It’s being talked about as an option reports Sam Amick of The Athletic.

What if those eight teams joined the rest of their colleagues inside the Walt Disney World bubble for training after the eliminated teams departed? Sources say the NBA has been exploring that possibility for quite some time now, and that the idea was raised most recently on the aforementioned governors’ call. And in some ways, it makes perfect sense.

As NBPA executive director Michele Roberts has made clear all along, the union has been skeptical of any basketball setting that doesn’t match the Orlando approach in terms of precautions and protocol. But starting on Aug. 17, when six teams go home and the 16-team playoffs begin, space will be opening up inside this three-hotel, three-court, (seemingly) COVID-free community they have created.

More space will open up in the bubble as more teams are eliminated from the postseason, although some of those rooms were to be used by family of team staff still in the bubble. It’s a delicate balancing act for the league.

The eight teams in question are Golden State, Minnesota, Cleveland, Atlanta, Detroit, New York, Chicago, and Charlotte.

Putting together a second bubble for the “delete eight” was never likely to happen, it’s a logistical nightmare, and it’s expensive (but without the television money payoff of the actual bubble). There is some logic to inviting those eight teams to Orlando.

Whether it happens or not remains to be seen.

Report: No second bubble, scrimmages or practices for other eight NBA teams

Bulls guard Coby White vs. Hawks
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The on-again, off-again idea of a second bubble? The on-again, off-again idea of the eight NBA teams not continuing at Disney World even scrimmaging or practicing?

It’s all looking unlikely.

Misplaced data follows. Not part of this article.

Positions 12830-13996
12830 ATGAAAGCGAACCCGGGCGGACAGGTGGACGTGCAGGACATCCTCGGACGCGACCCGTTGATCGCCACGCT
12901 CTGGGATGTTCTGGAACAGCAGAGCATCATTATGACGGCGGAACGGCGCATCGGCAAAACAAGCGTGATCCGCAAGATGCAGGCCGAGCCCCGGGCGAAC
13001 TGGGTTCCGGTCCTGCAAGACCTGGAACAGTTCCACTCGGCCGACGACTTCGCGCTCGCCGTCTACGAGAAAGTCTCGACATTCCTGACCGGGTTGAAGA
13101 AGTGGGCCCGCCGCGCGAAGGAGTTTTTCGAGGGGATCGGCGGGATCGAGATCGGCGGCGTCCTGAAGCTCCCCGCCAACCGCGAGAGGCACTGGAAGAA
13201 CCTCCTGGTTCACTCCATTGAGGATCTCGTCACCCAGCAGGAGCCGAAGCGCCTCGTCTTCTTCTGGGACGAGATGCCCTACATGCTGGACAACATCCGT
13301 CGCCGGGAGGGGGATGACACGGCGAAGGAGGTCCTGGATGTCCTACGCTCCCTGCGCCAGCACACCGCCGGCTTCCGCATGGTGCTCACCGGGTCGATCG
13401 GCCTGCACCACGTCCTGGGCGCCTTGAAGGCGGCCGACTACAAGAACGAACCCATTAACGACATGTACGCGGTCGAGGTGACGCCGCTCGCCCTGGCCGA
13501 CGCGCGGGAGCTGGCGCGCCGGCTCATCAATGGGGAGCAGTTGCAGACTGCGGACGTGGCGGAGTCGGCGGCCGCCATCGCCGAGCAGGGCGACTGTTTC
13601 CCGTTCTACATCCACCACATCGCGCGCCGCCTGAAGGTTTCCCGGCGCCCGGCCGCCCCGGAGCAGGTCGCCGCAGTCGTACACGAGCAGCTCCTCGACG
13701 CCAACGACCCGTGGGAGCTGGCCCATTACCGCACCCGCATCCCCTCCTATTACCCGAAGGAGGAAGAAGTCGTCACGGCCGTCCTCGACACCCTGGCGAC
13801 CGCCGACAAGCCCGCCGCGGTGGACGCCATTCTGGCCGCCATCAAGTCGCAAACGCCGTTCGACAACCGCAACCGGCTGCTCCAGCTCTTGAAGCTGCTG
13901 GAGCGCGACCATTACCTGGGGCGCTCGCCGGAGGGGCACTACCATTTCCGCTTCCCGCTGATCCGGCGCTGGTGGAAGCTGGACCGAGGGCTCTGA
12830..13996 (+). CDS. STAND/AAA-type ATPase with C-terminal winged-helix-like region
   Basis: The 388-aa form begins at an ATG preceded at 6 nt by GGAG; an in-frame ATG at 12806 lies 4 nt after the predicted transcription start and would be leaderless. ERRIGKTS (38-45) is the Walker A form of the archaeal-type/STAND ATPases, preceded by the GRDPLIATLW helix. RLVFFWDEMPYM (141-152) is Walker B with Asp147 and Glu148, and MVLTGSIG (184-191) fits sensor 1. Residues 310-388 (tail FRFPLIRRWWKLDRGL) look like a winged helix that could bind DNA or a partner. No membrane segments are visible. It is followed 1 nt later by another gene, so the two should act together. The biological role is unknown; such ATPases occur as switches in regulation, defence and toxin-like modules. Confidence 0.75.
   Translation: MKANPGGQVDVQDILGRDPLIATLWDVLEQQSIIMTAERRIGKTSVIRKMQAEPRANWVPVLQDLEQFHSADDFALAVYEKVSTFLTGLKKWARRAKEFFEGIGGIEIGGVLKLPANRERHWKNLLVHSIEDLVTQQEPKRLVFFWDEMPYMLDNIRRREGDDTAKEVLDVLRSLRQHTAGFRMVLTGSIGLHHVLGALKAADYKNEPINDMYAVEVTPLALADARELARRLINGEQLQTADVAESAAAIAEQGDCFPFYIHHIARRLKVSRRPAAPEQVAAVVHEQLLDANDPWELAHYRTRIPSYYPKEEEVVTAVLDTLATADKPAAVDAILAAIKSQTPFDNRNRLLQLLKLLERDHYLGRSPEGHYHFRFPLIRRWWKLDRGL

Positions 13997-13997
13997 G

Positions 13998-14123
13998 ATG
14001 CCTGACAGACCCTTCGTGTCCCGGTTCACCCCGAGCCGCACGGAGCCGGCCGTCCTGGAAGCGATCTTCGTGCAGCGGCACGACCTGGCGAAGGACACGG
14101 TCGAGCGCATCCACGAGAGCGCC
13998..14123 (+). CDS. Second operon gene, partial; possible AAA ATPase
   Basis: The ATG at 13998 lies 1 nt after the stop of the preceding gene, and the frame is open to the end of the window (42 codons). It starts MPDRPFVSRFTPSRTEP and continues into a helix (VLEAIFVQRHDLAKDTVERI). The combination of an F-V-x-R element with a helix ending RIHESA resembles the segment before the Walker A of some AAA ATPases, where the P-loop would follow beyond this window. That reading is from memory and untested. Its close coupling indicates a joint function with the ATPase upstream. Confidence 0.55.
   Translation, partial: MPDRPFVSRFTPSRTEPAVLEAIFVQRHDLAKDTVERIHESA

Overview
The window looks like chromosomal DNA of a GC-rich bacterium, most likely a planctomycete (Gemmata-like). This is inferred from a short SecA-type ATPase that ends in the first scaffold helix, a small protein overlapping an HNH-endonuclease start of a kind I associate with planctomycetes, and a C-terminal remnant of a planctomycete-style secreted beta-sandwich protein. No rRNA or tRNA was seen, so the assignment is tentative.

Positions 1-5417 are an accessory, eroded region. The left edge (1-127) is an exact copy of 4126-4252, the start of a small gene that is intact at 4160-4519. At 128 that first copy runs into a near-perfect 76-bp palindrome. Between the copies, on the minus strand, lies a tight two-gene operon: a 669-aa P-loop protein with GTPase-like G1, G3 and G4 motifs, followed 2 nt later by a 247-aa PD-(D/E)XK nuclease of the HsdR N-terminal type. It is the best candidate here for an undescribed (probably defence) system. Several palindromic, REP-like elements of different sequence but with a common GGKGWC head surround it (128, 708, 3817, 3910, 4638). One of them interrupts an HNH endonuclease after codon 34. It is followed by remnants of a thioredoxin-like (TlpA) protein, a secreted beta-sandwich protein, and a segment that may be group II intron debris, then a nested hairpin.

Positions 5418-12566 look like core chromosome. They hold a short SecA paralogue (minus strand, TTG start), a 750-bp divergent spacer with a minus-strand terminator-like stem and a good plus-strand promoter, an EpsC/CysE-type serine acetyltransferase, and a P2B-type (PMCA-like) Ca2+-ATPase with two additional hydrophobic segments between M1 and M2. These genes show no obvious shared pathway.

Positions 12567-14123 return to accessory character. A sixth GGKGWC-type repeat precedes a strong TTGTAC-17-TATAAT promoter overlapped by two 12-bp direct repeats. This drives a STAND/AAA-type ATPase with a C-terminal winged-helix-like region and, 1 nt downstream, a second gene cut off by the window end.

Shams Charania and Sam Amick of The Athletic:

There is growing belief among the NBA’s eight franchises not in Orlando that a second bubble site being built for minicamps and intrasquad scrimmages will not happen, sources tell The Athletic. There is pessimism about in-market minicamps for group workouts happening as well.

“There’s nothing happening,” one GM told The Athletic after a Tuesday call between the eight GMs and league officials. “It’s a shame. It’s a huge detriment to these eight franchises that were left behind.”

I’m so sick of some of these eight teams whining. They’re not playing because they weren’t good enough to qualify for the resumption. Deal with it. Every year, some teams get eliminated before others. This is different in degree, not kind.

Besides, are these eight teams watching the high level of play in the bubble? After a long layoff, teams look energetic and fresh. Long offseasons could give the eight eliminated teams an advantage next season.

Playing basketball safely amid the coronavirus pandemic is costly – both in terms of operational expenses and lifestyle sacrifices for participants. It’s worthwhile for the continuing 22 teams because the revenue being produced by the resumption.

That wouldn’t necessarily be the case for the other eight teams. Maybe there’s value in fulfilling local TV contracts, but the remaining games are a poor product. Scrimmages and practices would be even less marketable. Impending free agents especially have little reason to care about continuing.

I understand why many of the eight teams want to do something. But it’s probably just not worth it.